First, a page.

Some members report having both PD and melanoma. “I encourage everybody to go to a dermatologist, who has observed thousands of moles, on various skin types, and pay them to do a body scan,” says one member with PD and melanoma (fortunately, a biopsy showed his cancer had not spread). “Melanoma is not slow progressing like Parkinson’s.”

Has your doctor ever mentioned melanoma risk? Join PatientsLikeMe or log in to talk about Parkinson’s and melanoma in the PD forum.

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Driving with Parkinson’s disease: Safety considerations + turning over the keys

Posted 1 month ago by

Are you still driving with Parkinson’s disease? Check out some safety considerations and pointers for determining if it’s time to turn over the keys. Plus, explore how others with PD have handled this tricky topic and see some alternate ways of getting around.

Considerations for driving with PD + 7 questions to ask yourself

“You will likely be able to drive safely and legally for several years, depending on your age and general physical condition,” according to the Michael J. Fox Foundation. “However, Parkinson’s disease eventually affects reaction time, ability to handle multiple tasks, vision and judgment.”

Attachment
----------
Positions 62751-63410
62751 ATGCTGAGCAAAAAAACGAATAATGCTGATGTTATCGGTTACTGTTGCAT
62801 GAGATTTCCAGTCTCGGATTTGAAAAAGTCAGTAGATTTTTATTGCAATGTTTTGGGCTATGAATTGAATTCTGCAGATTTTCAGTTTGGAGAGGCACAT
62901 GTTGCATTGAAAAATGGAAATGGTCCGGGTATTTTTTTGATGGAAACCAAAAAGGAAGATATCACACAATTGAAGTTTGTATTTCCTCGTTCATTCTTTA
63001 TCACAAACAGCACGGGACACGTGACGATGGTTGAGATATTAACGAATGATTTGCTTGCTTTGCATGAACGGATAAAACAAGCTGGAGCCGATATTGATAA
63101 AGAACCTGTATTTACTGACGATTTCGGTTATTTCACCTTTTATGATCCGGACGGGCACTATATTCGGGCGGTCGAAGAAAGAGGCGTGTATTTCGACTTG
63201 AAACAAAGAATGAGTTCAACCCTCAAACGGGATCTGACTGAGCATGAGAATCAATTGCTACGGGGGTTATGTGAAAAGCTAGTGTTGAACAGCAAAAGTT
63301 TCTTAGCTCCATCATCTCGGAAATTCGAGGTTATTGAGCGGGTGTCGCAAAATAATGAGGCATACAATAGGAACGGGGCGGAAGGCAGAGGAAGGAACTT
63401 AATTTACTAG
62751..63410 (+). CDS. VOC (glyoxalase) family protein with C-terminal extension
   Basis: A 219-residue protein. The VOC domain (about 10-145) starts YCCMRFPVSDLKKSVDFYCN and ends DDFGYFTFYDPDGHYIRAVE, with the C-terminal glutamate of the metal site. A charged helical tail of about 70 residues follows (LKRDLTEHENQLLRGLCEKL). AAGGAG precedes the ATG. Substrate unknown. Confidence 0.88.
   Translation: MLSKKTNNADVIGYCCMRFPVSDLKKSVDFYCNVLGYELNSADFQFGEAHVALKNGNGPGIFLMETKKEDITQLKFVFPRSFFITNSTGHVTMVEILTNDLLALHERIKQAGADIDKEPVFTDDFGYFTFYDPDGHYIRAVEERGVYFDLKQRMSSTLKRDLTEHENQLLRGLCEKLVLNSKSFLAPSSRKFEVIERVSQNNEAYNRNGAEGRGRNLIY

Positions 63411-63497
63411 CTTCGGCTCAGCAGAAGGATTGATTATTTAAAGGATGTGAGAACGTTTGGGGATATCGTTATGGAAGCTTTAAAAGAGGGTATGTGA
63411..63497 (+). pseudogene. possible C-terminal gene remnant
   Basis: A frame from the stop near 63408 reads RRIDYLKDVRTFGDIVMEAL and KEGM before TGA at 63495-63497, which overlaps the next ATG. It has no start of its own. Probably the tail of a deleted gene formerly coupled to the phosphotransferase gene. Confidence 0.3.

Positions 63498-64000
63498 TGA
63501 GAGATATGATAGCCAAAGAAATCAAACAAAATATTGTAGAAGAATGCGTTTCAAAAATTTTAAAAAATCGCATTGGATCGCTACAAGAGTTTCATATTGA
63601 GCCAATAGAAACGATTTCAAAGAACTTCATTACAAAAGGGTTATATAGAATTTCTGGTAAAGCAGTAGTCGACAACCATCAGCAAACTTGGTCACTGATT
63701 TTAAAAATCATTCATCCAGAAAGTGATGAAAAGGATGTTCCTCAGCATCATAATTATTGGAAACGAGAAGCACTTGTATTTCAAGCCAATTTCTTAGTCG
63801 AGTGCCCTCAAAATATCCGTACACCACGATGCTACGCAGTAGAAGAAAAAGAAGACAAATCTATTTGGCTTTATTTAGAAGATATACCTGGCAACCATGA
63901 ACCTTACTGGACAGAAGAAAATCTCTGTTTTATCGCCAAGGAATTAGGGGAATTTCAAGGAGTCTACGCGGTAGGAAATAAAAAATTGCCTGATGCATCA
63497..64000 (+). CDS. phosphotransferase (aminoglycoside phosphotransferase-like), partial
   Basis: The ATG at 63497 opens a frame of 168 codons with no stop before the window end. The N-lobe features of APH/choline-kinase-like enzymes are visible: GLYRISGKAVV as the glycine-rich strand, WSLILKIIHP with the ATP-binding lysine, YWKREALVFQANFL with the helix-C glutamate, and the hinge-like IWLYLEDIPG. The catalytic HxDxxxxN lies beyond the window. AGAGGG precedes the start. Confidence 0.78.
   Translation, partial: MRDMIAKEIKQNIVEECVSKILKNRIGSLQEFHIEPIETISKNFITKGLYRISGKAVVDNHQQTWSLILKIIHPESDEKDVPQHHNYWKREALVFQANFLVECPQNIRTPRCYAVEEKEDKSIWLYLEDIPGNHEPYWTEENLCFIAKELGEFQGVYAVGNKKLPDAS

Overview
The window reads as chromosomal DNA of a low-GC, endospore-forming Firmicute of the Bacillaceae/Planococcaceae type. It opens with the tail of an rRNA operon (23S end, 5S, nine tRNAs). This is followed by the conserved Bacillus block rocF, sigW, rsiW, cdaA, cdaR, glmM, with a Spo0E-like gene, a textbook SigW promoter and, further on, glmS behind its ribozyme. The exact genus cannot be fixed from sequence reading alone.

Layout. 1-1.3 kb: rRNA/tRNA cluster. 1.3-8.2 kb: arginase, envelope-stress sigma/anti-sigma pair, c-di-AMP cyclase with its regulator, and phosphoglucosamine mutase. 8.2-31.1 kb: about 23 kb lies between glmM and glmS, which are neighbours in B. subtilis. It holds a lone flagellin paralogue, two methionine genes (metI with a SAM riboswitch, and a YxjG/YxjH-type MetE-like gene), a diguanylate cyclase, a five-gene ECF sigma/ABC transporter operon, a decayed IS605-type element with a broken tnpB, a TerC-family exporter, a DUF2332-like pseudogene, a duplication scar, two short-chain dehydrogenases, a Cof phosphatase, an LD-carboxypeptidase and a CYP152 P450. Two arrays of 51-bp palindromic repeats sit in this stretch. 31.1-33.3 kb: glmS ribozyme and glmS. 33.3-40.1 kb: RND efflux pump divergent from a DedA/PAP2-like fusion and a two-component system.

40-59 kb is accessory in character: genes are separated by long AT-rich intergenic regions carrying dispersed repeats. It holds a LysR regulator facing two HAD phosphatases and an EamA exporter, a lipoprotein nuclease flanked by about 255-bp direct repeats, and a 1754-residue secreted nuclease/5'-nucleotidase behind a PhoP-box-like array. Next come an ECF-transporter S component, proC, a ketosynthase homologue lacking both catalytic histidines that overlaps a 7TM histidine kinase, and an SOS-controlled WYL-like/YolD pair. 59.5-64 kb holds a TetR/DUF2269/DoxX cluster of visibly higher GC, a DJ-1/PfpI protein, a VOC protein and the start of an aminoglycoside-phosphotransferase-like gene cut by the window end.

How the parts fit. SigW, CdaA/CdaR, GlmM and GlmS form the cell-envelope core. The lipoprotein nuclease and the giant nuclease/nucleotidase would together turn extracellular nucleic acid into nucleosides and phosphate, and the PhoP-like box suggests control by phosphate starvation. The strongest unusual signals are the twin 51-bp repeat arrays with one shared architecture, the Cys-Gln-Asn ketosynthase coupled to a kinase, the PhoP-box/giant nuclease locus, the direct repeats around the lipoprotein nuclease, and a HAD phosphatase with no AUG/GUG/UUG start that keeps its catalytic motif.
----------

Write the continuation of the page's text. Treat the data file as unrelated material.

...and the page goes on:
Everyone with PD is living with their own mix of motor and non-motor symptoms, rate of disease progression, and reaction to medication (such as levodopa “ons and offs”) — all of which can affect driving abilities.

There are currently no set guidelines for neurologists to determine someone’s fitness to drive, so doctors consider patients’ skills and symptoms on a case-by-case basis, according to ParkinsonsDisease.net. They recommend considering these questions to help determine if you’re still fit to drive:

  • How is my vision? Can I see well at night? Can I distinguish colors, such as in traffic lights?
  • Would I be putting my passenger (friend or loved one) at risk?
  • How fast is my reaction time? Could I safely avoid a surprise obstacle in the road?
  • Has anyone (friend or family member) commented negatively on my ability to drive?
  • Can I handle multiple activities at the same time (whether driving or not)?
  • Can I effectively and quickly turn the wheel or step on the brake with enough strength?
  • Do any of my medications cause side effects like sleepiness, dizziness, blurred vision, or confusion?